Over two days, three rounds and an almost uncountable number of attempts, the Bouldering World Cup in Salt Lake City finally drew to a close. Kokoro Fujii finished his final boulder took fourth position and the onlookers stood amazed by the performances of the IFSC’s youngest athletes.
The Finals round began with the Women’s category and the French Team’s Oriane Bertone. The young athlete qualified for Finals in sixth position. After breaking the beat on nearly every boulder she finished, she finished the competition in second.
Miho Nonaka followed and though she climbed well, had to settle for fourth position. Unfortunately a doubt-filled slab would run out her clock before she could make the ascent.
Next on the pads were Team Austria’s Jessica Pilz and Johanna Färber who would finish in fifth and sixth respectively, each with a top and a handful of zones between them.
Naturally, the crowd lit up most for the Americans as the hosting country offered the first World Cup, with an audience, of the season. Olympian Brooke Raboutou and her best friend Natalia Grossman would come out onto the mats, climbing neck-and-neck until Raboutou could not finish W4.
The challenging and highly dynamic final boulder appeared to have the win cinched for Bertone until Grossman manage to snag the crux and zone hold, winning the competition for the American Team. Much like the men’s round in Meiringen, spectators watched on the edges of their seats until Grossman’s final burn.
For the men, Finals began with a young French climber as it did with the women. 17-year-old Mejdi Schalck would race onto the pads, coordinating his way through to the zone. Unable to finish the boulder, he appeared frustrated, but his effort would ultimately earn him second position. As this became his second World Cup, his performance makes him, like Bertone, an anomaly. They may represent a new generation in competition-proficient climbers that operate at another level. Few can remember an under 18 in the men’s category competing so well since Megos or Ondra.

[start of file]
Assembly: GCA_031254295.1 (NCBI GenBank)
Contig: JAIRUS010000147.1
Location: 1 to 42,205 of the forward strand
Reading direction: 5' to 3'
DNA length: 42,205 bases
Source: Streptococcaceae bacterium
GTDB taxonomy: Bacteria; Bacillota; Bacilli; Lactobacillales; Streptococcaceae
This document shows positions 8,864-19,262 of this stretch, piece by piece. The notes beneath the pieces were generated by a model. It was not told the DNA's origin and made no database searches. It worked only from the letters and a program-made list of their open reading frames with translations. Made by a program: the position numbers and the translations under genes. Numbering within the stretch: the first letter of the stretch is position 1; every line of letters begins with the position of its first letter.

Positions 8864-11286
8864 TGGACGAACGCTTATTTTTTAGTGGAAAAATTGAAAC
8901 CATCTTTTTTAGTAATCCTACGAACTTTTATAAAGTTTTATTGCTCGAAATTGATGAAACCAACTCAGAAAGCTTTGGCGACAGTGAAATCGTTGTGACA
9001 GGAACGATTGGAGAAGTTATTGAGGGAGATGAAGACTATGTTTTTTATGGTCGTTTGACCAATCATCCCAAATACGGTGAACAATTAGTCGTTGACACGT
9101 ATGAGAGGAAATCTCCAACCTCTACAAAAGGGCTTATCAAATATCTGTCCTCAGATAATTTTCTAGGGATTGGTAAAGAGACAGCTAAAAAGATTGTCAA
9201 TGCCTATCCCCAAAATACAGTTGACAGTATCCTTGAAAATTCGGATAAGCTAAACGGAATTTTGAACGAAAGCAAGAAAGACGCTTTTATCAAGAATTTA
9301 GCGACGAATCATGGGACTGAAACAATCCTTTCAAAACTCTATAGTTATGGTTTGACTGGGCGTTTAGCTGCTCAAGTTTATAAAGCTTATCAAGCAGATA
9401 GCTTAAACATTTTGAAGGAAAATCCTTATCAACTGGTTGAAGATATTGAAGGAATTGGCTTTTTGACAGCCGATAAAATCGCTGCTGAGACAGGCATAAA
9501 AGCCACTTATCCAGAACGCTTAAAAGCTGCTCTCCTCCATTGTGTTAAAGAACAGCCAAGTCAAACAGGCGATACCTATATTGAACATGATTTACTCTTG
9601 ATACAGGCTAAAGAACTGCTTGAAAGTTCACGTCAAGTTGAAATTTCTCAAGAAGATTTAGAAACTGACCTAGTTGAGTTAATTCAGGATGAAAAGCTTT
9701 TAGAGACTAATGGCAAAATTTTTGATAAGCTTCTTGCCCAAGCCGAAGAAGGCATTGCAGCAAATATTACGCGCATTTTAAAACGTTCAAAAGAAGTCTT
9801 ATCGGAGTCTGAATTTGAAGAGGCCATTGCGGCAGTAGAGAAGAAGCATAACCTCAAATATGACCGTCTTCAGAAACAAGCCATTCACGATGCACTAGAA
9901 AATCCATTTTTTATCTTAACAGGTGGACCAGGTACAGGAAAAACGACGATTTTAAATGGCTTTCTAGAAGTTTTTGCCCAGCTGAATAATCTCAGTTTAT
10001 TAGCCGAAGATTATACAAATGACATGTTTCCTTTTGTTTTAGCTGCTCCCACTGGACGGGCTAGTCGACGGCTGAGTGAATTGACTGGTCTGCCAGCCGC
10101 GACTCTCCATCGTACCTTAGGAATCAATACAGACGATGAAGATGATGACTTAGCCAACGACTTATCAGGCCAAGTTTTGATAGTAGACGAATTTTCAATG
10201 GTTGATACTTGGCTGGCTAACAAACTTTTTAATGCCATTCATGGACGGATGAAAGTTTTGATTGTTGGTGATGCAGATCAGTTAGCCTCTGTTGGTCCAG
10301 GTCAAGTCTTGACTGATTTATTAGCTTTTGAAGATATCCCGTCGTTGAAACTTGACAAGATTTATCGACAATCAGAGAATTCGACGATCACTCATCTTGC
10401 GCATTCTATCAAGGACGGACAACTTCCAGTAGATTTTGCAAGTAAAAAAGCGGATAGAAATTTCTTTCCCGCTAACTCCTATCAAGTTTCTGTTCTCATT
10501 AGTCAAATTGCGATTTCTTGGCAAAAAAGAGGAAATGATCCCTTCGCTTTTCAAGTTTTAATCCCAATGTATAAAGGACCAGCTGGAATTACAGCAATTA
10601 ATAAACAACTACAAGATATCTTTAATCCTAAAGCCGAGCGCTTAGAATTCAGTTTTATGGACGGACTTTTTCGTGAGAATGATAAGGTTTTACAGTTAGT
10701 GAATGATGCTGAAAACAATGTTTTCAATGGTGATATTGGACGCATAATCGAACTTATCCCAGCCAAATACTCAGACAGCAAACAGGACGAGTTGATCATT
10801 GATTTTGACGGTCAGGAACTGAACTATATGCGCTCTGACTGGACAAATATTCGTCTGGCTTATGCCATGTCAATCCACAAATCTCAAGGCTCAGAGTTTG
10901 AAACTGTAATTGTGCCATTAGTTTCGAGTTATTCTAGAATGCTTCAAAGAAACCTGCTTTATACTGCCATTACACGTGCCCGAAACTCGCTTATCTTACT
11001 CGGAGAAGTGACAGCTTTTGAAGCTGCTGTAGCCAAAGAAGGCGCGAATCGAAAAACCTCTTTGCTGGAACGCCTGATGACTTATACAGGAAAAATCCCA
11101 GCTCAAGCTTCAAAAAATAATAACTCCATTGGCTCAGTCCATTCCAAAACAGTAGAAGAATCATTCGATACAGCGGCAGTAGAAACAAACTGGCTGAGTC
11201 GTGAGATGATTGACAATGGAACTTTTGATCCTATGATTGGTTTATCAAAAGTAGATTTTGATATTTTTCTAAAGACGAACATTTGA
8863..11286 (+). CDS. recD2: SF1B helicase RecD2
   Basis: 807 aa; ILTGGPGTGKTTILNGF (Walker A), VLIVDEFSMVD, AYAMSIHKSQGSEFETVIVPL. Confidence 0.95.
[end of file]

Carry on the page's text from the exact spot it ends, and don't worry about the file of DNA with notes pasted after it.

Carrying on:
The field continued to open with Anze Peharc, Jakob Schubert, and Gregor Vezonik. Vezonik and Peharc each hale from Slovenia’s National Team. They would finish in fifth and sixth position with a similar top to zone spread as the Austrians in the previous category.
Schubert would climb extremely well, at one point even listening the cheers of the crowd for a hint on M3 and ultimately took third position. Ondra came out next and dominated the competition. His win makes him the first male competitor to win consecutive bouldering World Cups in four years. Kokoro Fujii followed and though he competed well, would not be able to keep up having made an error on M3. Fujii could become an extremely strong competitor given another year or two of experience.
The competition ended with Fujii. It also left questions for this upcoming World Cup, also in Salt Lake City, next week. The event will include speed and a number of other Olympians. Most notably, Janja Garnbret and Tomoa Narasaki will return to the field. The real question will become any of those who competed this weekend have a hope of keeping Gold from these two.
They will both compete in speed in advance of the bouldering round, and, due to the fact that the boulders appeared easier than those in Meiringen, there may be an opportunity to beat Garnbret on attempts. Otherwise, her power and skill might seem almost insurmountable.
These back-to-back World Cups will offer a true test of mettle for Grossman, Bertone, and Schalck. These three have competed better and better in each of their competitions this year. It will be exciting to see whether they can recover enough for yet another World Cup in only six days’ time.
Men’s Final Results
1 : Adam Ondra (CZE)
2 : Mejdi Schalck (FRA)
3 : Jakob Schubert (AUT)
4 : Kokoro Fujii (JPN)
5 : Anze Peharc (SLO)
6 : Gregor Vezonik (SLO)
Women’s Final Results
1 : Natalia Grossman (USA)
2 : Oriane Bertone (FRA)
3 : Brooke Raboutou (USA)
4 : Miho Nonaka (JPN)
5 : Jessica Pilz (AUT)
6 : Johanna Farber (AUT)
Featured Image of Oriane Bertone by Jan Virt.